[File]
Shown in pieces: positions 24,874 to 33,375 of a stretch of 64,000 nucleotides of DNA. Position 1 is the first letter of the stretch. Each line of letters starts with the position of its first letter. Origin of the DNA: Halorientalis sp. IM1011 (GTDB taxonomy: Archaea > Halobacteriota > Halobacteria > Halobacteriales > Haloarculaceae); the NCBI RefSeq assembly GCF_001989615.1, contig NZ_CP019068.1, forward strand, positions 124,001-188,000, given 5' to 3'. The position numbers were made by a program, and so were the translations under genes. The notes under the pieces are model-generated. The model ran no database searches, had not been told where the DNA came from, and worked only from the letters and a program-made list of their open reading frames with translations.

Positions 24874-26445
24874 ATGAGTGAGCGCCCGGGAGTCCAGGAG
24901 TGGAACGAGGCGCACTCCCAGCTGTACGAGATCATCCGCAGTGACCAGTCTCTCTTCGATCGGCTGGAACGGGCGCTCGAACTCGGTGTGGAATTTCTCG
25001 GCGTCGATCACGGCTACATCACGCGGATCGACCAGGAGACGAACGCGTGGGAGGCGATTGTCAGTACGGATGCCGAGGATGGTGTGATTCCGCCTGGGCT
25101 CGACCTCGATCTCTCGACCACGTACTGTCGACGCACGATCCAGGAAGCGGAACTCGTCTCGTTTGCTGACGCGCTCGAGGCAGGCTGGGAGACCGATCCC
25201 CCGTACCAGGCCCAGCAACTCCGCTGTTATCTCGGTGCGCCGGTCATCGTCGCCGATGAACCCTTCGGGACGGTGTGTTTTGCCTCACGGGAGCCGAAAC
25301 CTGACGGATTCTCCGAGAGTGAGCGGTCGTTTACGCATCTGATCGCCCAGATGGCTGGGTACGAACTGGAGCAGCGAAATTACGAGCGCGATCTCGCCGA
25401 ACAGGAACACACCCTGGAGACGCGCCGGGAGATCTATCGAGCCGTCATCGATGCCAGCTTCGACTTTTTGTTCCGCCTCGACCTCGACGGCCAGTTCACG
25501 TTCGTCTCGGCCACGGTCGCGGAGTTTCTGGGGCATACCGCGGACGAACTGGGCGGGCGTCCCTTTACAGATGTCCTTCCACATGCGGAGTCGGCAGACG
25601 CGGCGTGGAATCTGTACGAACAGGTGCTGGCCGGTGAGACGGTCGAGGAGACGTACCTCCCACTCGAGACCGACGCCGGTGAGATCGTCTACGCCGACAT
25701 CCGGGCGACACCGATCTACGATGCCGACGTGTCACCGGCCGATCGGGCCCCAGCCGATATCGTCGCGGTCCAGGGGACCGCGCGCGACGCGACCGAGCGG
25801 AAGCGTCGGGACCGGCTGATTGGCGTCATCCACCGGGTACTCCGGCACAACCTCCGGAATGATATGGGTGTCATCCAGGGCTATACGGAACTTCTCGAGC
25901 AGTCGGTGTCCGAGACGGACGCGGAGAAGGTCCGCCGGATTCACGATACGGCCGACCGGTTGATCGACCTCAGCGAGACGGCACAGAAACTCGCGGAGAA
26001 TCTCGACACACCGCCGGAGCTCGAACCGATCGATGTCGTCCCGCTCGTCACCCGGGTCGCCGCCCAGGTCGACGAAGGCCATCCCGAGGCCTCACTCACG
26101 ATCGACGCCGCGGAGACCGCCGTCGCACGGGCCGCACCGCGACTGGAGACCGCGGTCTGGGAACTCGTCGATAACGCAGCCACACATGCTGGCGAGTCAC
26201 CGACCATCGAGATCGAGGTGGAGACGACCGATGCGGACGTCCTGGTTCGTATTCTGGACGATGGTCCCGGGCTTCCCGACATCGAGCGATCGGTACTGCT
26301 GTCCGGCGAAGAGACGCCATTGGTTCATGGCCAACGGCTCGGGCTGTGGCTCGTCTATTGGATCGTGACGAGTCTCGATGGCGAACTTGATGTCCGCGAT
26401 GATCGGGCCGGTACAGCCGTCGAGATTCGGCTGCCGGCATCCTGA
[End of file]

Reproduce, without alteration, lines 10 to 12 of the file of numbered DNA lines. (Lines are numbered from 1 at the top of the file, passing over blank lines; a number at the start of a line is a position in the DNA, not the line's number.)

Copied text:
25501 TTCGTCTCGGCCACGGTCGCGGAGTTTCTGGGGCATACCGCGGACGAACTGGGCGGGCGTCCCTTTACAGATGTCCTTCCACATGCGGAGTCGGCAGACG
25601 CGGCGTGGAATCTGTACGAACAGGTGCTGGCCGGTGAGACGGTCGAGGAGACGTACCTCCCACTCGAGACCGACGCCGGTGAGATCGTCTACGCCGACAT
25701 CCGGGCGACACCGATCTACGATGCCGACGTGTCACCGGCCGATCGGGCCCCAGCCGATATCGTCGCGGTCCAGGGGACCGCGCGCGACGCGACCGAGCGG